When Wilson is finished he stands around for a few minutes. But the press pack is drawn to Perry and Amarillo Senator Teel Bivins – who actually have the political power to pass a bill, if it is to pass. Bivins will file his bill “soon,” he says. I ask him what sort of conditions will be attached to tax dollars moving from public to private schools. “The students will be required to sit for the T.A.A.S.,” he responds. Will the schools be required to admit all applicants, offer special education services, hire certified teachers? Will there be any Texas Education Agency role, any other state requirements attached to the money given to public schools? Bivins, a courtly Panhandle rancher/businessman, answers the questions with one succinct word: “No.”
Asked the same questions, Perry – who has just told the crowd that he knows that competition created by public-funded private schools will improve public schools – says that “certainly there will be accountability. There will be accountability measures – as we debate the bill we will be more specific about that.” And before Bivins walks back into the Capitol, he promises a “carefully crafted experiment” with vouchers.
While the public awaits the Legislature’s decision (and there is a chance the bill will get no farther than the committee to which House Speaker Pete Laney, a voucher opponent, assigns it), James Leininger has begun a private voucher experiment of his own, providing money to anyone who will leave the Edgewood I.S.D. in San Antonio to attend a private school. Edgewood is the San Antonio school district that inspired Demetrio Rodríguez to go to court in 1968, with a claim that because of inadequate funding his children couldn’t get a decent education. Rodríguez’s granddaughter was a senior at Edgewood’s John F. Kennedy High School by the time the case made its way through the federal courts and to the Texas Supreme Court, which found the state system unconstitutional, and ordered the Legislature to write a law that would provide funding for school districts whose tax base left them without adequate funds.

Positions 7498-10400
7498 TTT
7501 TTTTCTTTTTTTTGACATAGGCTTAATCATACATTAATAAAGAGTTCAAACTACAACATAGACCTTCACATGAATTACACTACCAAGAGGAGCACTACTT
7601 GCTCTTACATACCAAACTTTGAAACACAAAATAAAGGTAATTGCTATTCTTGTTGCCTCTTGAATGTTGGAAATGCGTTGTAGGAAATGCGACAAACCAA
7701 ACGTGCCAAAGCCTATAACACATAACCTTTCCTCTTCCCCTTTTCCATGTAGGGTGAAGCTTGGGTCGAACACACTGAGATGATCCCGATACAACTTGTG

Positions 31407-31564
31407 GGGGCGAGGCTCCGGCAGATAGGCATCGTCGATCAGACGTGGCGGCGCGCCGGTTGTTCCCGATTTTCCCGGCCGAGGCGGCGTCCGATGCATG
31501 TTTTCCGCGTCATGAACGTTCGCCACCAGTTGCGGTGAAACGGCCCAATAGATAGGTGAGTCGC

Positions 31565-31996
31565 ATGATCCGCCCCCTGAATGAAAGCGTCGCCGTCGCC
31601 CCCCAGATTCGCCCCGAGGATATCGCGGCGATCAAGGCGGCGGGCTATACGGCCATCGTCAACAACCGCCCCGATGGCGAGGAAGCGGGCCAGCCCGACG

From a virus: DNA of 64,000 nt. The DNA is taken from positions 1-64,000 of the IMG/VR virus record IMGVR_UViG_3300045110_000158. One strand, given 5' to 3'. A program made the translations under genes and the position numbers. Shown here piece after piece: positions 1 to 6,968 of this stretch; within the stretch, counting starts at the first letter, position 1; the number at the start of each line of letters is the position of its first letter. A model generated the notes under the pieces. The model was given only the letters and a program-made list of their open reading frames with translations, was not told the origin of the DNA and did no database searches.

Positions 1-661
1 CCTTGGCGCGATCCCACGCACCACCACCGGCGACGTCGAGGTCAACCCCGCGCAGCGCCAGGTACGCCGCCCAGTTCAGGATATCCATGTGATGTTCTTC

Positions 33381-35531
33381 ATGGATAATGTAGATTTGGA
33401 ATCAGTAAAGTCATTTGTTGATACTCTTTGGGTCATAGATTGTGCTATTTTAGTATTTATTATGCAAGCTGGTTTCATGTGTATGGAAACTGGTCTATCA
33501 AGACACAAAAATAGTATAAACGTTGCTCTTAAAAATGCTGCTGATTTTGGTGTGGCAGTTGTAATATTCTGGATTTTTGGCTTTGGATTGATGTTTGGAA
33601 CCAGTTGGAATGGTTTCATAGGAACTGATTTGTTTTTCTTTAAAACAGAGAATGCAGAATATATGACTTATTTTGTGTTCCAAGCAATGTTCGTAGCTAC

Ron Wilson was attending school in Houston when that group of Mexican-American plaintiffs filed suit demanding something close to equity for their children San Antonio’s Edgewood schools. There is enormous symbolic meaning in Dr. Leininger’s attack on that particular district, which has a history of using its meager resources well, and is hardly the lowest-performing school district in San Antonio. (South San Antonio I.S.D. and Harlandale I.S.D are actually “more deserving” of Leininger’s private voucher program, which Jeff Mandell examines in a feature that begins on page 8.)
Beyond the symbolic value of Leininger’s program, there are fiscal consequences for Edgewood, which, after finally winning access to funds that the Texas Constitution guarantees, now finds its students and their daily attendance allotment from the state seduced away by a private voucher system designed to prepare the way for the public system that Wilson is shilling.
One of the members of the Edgewood faculty, who thirty years ago worked with parents preparing their equity lawsuit (and who has since gone on to considerable distinction), told me in a recent conversation that voucher politics are based on a model the Mexican-American community understands:
“We’ve seen this happen to us before. Its the same old story. They tell us, ‘We’re going to do this to you because it’s good for you. We’re going to fuck you because it’s good for you.’ And then they do.” – L.D.